India, the Pharma Giant of the Developing World
Asma Razaq, Communication Fellow of Atlas Corps
What is the average price of a drug used to cure cancer? The answer is disappointingly unclear since pharmaceutical companies price the identical drugs differently from country to country. For example Gleevec, a leukemia drug that costs $70,000 in the U.S, costs just $ 2500 in India because the medicine is under patent in U.S but not in India.
That is what occurs in today’s world of medicines. Indian pharmaceutical industry is the ‘pharmacy of the poor’ that has developed generic medicines to compete patented brand name medicines. Indian generic medicines are not just less expensive in prices but they have simplified the treatment of major diseases like AIDS, Cancer, TB and other infectious diseases too. For instance Nexavar, a drug used to treat liver cancer, was being priced at $ 4500 per month by a German drug company, Bayer. Its generic equivalent was developed in India that decreased the price of the medicine by 97 percent. An Indian Drug company has developed HIV/AIDS pill, Cipla, that combines three drugs. In spite of taking a hand full of pills, a patient can just take 2-3 medicines a day as a treatment of AIDS.
Indian Prime Minister, Narendra Modi was recently on two day visit to the US. The visit aimed to review the progress made in the key areas of defence, energy and security. Keeping in mind the Indian Pharmaceutical sector’s contribution to the production of cheap generic medicines , Universities Allied for Essential Medicines (UAEM), Public Citizen and other health organizations held a protest on June 7 outside the White House. The protest aimed at urging the Indian Prime Minister to defy pressure from the US pharmaceutical lobby and lawmakers. The protesters chanted ‘Prime Minister Modi keep your promise, stay true. Don’t let Big Pharma intimidate you!’. The protesters were concerned that millions of people around the globe would be put at high risk if the Pharma lobby were to succeed in pressurizing India to amend their Intellectual Property Rights (IPRs). Indian generic medicines are low-cost and quite affordable by millions of families across the world. Therefore, a change in the Indian Intellectual Property Rights (IPRs), would ultimately lead to the high cost of essential medicines that would be out of reach of a large proportion of the population.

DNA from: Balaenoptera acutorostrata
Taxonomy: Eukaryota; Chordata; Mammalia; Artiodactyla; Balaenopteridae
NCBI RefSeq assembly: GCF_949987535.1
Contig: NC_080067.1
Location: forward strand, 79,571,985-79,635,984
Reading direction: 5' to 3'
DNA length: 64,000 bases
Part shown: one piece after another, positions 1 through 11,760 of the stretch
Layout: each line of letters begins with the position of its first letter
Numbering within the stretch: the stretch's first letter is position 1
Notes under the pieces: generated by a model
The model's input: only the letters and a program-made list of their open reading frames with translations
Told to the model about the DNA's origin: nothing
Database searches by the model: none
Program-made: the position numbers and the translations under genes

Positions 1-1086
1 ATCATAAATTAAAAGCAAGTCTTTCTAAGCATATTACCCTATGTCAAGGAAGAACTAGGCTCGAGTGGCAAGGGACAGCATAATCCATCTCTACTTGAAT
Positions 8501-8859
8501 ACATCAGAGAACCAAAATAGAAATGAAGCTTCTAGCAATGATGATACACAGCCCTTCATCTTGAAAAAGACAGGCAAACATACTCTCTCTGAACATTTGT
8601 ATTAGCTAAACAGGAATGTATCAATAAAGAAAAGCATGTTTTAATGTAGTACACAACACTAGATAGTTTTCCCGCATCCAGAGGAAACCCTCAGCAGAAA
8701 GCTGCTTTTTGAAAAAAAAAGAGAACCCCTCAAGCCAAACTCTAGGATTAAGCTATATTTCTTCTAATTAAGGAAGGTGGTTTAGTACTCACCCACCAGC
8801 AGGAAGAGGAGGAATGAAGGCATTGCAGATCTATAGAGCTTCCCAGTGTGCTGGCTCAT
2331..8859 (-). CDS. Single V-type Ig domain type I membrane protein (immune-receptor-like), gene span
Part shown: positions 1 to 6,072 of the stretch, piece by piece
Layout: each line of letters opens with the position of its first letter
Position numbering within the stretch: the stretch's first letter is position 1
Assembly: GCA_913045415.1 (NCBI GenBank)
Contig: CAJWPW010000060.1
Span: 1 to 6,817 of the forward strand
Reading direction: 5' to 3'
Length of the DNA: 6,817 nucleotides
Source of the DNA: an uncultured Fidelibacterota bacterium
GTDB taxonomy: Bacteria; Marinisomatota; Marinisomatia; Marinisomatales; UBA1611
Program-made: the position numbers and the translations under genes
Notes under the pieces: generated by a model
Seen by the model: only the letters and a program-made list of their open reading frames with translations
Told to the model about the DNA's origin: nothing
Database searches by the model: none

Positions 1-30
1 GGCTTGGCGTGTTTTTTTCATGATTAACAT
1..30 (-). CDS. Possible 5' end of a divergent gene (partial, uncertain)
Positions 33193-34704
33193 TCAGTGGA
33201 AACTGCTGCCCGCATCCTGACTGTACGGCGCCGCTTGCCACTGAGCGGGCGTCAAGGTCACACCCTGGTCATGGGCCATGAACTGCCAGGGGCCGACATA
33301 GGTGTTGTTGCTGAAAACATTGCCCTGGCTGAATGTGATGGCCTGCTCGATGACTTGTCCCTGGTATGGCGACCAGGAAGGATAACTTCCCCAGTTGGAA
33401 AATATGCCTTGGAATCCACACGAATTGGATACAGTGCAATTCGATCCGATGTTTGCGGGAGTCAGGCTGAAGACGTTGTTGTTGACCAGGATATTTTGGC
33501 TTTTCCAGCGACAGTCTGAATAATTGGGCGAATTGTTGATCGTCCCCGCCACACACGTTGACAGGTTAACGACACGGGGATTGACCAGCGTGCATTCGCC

The Indian Patent Act of 1970 proved to be very generous towards the domestic pharma industry as it not only allowed patenting of the drug producing process instead of the product but also encouraged the shortening of life of drug patents. India has done a remarkable job in the field of medicine but pressure from the US could change things for the worse. By encouraging domestic drug companies, it has developed the generic alternatives to the life-saving drugs, helping to drive down prices globally. Unlike in countries like the United States, the Indian IPRs, patents are issued only when they are completely new.
Due to the absence of essential drugs in the public sector, patients are left with no other alternative except to purchase medicines from the private sector in many low income countries at much high prices. Such decisions leave many families struggling to pay and push them deeper into poverty. One of the well-known strategies to improve access to medicines is through generic competition. Indian generic medicines, being a source of cheap medicines, have proved to be a great blessing for those who cannot afford to pay the high prices driven by Big Pharma. If India buckles to U.S. pressure and amends its patent laws in favor of Big Pharma, low cost of life-saving drugs would become an increasingly unachievable reality that would deprive the majority of poor population of its legitimate right of access to medicines and ultimately, for many they would pay the price with their lives.
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